• Paying a deposit, stamp duty and other property ownership transfer costs
  • Organising a land survey to ensure the boundaries of the property are accurately represented

Does a Conveyancers job change depending on if I’m buying or selling?

The short answer – YES!

For the buyer, a conveyancer will;

  • Prepare, clarify and lodge legal documents – e.g Contract of Sal and memorandum of transfer
  • Research the property and its certificate of title – check for easements, tip of title and any other information that needs addressing
  • Put the deposit money into a trust account
  • Calculate the adjustment of rates and taxes
  • Settle the property – act on your behalf, advise when the property is settled, contact your bank or your chosen financial institution when the final payments are being made and see them through
  • Represent your interests with a vendor or their agent

Contract of Sale Review

If you’re buying, your conveyancer will review the Contract of Sale and the Vendor’s Statement to look for any potential errors, unusual clauses or raise any red flags that might not be obvious to any individual like you or me looking at it for themselves.  They will also inform you of what the contract entails, the important dates throughout the settlement period, and give you tailored advice on any conditions which can be added to protect you.

Having your conveyancer read and explain this information before you fully commit to the purchase protects you from some potentially expensive risks, such as buying a house with an illegal extension.

In today’s property market, you may feel pressure as the purchase to make decisions straight away, especially if you find yourself looking to buy in a high-profile area.  However, we always recommend that it is best to ensure you are clear on understanding all of your obligations before signing on the dotted line which is why it’s an added bonus if your engage Canny Legal to be your conveyancer as we have the legal power and expertise behind us to help you.  Buying a house at auction is a common issue as the buyers are pressured into entering into a contract straight away only to later find themselves with a termite infestation or a government planning proposal underway.

For the seller, a conveyancer will;

  • Complete the required legal documents
  • Represent you in dealings with the buyer – e.g request to extend dates, ask title questions etc.

Contract of Sale Preparation

If you’re selling your property, your conveyancer will prepare the Contract of Sale and Vendor Disclosure Statement as well as make sure all your special requirements and conditions are included in the final contract.

Having a solid contract written up correctly is extremely important in ensuring a smooth settlement.  If there are mistakes in your disclosures or in your contract, this can compromise your sale and create horribly expensive corrections for you down the track.  Any queries from the buyer or the buyers solicitor/conveyancers will also be handled by your conveyancer – this leaves you free to look after moving out or better yet, continuing to expand your property portfolio.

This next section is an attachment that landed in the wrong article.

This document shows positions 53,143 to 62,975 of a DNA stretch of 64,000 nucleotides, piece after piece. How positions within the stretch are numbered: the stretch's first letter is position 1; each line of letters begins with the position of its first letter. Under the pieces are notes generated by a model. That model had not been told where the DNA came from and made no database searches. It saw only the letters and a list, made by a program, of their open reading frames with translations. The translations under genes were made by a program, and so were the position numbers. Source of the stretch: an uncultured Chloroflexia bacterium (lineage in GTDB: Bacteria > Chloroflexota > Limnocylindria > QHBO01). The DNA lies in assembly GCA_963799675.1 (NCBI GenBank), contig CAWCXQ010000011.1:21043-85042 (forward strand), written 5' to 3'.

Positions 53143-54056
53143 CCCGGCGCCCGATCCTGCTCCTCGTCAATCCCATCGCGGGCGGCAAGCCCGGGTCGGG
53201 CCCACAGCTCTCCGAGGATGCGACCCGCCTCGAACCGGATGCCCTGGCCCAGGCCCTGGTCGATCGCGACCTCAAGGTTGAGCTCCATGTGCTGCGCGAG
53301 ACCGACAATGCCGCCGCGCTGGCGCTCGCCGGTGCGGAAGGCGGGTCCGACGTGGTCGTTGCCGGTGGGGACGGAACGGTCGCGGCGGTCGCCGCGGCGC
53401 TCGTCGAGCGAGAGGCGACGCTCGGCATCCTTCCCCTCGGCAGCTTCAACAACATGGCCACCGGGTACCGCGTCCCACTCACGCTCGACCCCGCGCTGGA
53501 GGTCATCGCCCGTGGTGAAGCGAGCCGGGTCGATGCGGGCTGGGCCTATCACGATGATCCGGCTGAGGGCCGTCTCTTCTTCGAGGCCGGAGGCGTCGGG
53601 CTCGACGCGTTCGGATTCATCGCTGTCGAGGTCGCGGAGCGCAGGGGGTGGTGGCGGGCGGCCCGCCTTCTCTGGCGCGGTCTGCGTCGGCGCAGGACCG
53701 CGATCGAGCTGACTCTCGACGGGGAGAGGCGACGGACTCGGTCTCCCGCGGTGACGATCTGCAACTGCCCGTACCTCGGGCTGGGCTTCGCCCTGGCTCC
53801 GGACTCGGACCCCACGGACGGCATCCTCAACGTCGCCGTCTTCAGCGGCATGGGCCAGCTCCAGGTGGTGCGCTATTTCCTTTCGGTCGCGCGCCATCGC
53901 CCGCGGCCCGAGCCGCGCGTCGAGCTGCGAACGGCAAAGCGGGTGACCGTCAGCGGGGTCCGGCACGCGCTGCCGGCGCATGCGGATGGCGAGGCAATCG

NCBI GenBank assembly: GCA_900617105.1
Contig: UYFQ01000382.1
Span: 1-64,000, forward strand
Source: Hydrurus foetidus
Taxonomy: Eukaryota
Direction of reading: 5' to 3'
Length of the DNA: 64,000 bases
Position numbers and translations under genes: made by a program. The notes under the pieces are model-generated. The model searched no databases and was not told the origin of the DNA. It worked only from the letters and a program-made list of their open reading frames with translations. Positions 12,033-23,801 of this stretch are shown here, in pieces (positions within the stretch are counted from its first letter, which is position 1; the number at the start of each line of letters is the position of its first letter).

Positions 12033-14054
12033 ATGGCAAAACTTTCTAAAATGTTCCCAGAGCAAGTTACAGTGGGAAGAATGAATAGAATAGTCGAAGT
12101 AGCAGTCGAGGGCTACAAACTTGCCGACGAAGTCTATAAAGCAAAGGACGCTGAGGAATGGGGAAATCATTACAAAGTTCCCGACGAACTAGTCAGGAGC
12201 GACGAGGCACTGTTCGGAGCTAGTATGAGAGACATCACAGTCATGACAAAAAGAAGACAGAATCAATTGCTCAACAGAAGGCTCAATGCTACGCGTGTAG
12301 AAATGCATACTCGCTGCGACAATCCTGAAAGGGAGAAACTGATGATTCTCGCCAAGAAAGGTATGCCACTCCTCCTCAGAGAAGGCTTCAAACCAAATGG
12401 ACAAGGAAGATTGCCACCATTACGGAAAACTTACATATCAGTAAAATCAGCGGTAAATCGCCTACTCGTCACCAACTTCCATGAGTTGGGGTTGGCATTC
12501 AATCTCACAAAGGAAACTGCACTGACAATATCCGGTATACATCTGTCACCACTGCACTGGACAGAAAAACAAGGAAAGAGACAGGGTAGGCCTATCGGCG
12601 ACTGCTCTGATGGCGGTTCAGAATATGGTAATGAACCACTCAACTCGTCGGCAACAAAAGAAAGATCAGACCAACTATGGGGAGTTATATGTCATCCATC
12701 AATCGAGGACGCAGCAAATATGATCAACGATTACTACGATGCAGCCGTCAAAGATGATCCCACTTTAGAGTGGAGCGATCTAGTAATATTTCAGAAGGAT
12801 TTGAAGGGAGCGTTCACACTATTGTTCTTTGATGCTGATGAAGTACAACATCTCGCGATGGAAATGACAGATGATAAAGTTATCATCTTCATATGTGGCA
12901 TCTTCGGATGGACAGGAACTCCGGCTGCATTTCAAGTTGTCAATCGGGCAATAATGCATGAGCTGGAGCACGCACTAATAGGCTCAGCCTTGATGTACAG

Conveyancer-VS-Solicitor: What’s the difference?

Conveyancers are trained and accredited professionals with a high level of expertise in their field and they are also quote often limited in the services they can provide to you which is always important to keep in mind.  A conveyancer who isn’t also a solicitor isn’t able to provide advice on matters of property law or assist you with the terms of your sale contract and tax just as a simple example.

Also, should there be any sort of legal disputes that arise over the durations of time throughout the settlement process, a conveyancer will not be able to help you and you will have to engage in your own legal professional representative outside of the costs of what you are already paying for your conveyancer.

Overall, solicitors are legal professionals who undertake the same tasks that conveyancers provide.  A big difference is that solicitors have more of an extensive knowledge of the law and can also guide you in transitions that require attendance at the Australian Courts.  Solicitors are fully-fledged lawyers – they can help you with legal matters that conveyancers might not have knowledge of and are equipped with broader knowledge of the law.  Solicitors are also suited to handle matters that can turn into more complex property transactions that post more risk.

At Canny Legal, we are able to offer additional advice when you choose to do your conveyancing with our legal team.  We can provide advice and further guidance on issues throughout the process including estate planning and any tax implications of buying or selling a property.  With our team of accountants on hand, we can go in depth, should you need it, on knowing straight up what your tax implications may or may not be and what sort of stamp duty you could be looking at – all before pressing the green light.  Get in touch today to have a chat with us about how we can help you!